A Summer Without Tourists

16 July 2020

When it was announced Monday that the 14 day quarantine for outer island travelers won over the proposed pretesting 72 hours before arriving in the state of Hawaii; there were equal parts rejoicement and fear.

 

Hawaiian economists worried that the impact of an entire summer without visitors would be detrimental to all industries, even those outside of tourism as the ripple effect of no spending spread. Currently there are over 250,000 jobless Hawaiian residents; that mixed with the cut of federal funding or stimulus has many small business owners concerned.

 

However, there are many who say that the lack of tourists will not harm their industry, even arguing that spending and business have gone up during this time or upon reopening their establishments.

 

Through the research and outreach our team has done at Hawaii Thrive; while restaurants and tourism companies have had to either completely shut their business models or re-shutter their doors, tattoo parlors, salons, and home services have been able to remain open and bringing in, albeit a more limited, revenue.

 

But how can we expect not only the economic restriction of no tourist spending but the dissolve of federal stimulus to affect the economy as a whole?

 

While personally I have enjoyed driving the highways of Oahu and commuting South Kihei Road in Maui with the least amount of traffic I have ever experienced in all my time in Hawaii, there is an eeriness to the lack of Tommy Bahama shirts, Tevas, and Chi Chis ordered.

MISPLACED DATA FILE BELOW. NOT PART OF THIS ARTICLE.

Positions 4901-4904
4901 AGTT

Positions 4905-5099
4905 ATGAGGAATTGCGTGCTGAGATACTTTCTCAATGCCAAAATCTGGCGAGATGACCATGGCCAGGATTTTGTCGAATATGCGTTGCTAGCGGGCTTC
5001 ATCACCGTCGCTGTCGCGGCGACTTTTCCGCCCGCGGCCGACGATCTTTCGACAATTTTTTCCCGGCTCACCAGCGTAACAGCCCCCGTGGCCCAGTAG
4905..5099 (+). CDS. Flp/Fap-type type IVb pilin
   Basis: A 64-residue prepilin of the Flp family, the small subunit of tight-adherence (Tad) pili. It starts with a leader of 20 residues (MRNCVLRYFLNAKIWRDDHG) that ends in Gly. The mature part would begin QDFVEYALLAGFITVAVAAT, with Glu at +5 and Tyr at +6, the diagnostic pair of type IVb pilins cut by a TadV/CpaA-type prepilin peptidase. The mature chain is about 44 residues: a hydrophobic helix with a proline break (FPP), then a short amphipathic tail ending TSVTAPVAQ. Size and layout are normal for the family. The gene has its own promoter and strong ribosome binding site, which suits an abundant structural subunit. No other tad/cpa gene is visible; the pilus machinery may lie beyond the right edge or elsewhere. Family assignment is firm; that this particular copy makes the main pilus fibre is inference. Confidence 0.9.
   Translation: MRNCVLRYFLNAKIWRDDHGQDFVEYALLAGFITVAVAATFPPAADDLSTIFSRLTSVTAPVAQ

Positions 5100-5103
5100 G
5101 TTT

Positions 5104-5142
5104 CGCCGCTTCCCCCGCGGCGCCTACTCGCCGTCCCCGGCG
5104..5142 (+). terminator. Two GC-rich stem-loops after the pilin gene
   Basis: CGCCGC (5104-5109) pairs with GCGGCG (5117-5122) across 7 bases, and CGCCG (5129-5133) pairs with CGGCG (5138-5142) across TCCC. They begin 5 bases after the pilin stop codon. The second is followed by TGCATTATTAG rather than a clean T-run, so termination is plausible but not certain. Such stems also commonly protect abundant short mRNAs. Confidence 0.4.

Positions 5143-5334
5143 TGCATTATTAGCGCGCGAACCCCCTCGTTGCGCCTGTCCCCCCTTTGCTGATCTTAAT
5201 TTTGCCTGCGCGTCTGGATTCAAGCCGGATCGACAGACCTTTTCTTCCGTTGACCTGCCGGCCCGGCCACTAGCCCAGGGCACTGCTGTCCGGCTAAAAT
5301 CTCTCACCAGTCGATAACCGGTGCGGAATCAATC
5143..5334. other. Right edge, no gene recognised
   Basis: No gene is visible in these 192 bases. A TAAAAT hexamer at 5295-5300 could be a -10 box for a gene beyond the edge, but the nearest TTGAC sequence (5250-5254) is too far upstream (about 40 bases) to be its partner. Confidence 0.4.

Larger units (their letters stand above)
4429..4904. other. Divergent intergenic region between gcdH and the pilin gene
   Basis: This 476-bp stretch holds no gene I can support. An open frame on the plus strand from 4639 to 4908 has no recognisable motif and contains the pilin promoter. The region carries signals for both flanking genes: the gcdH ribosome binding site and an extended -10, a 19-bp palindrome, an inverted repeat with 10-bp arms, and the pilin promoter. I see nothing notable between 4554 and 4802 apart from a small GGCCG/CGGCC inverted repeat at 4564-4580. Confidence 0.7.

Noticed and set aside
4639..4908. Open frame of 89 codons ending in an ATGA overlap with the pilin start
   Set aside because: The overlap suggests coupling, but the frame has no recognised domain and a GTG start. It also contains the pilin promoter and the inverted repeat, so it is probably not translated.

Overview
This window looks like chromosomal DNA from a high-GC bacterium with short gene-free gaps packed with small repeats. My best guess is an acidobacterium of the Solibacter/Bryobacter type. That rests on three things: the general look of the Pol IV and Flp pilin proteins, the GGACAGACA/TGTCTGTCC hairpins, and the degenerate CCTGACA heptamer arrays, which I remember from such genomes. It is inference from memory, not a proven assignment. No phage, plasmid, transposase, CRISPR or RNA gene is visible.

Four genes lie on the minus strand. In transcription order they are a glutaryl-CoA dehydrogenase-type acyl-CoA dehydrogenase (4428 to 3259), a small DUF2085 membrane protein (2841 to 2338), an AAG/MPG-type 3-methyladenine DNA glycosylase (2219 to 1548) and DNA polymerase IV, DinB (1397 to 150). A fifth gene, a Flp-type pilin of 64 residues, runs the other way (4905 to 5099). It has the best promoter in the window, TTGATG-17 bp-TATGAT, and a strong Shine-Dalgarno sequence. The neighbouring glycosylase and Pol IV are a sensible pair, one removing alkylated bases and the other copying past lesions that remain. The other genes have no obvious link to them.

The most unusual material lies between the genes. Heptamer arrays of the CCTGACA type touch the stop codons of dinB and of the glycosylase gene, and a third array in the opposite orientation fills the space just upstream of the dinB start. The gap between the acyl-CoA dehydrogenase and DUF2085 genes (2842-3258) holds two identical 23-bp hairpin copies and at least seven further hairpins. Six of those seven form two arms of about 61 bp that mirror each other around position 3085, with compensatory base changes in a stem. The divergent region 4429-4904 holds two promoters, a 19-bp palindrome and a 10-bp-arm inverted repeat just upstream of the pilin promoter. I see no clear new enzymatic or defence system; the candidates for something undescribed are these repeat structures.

However, like our last blog detailed, there are things falling into place to help support our local businesses at this time. The federal government is proposing the Heroes Act, although this would work to replace the federal unemployment stimulus, would be additional funding to small businesses through direct stimulus payments.

 

We also have the previously mentioned extension of the Payment Protection Program deadline of application to August 8. With this companies are creating PPP Insurance plans for those who may have to fight to get the full economic relief through the CARES Act.

 

There are also a plethora of creative marketing strategies that are not only cheap but extremely effective in our current economic climate. Facebook ads and boosted posts targeting customers in a specific demographic are crucial to small businesses in Hawaii with the hopes of trying to get in front of potential clients.

 

Now is also the time to start SEO. Because this is a long term strategy, many companies are using this time to build up the backend of their websites and start targeting keywords to get on the front page of google and reach the most people once everything reopens. 

 

There are so many more creative marketing strategies as well as small business aid that companies across the United States are jumping on. As we continue to research the economic climate of Hawaii as well as learning about the successes other businesses have had, we promise to share this with you.

 

This is unfamiliar territory for us all. Things not only change week to week but day by day. The best thing you can do for yourself, your employees, and your business, is to give yourself the greatest competitive advantage and continue to stimulate the economy through supporting local businesses.

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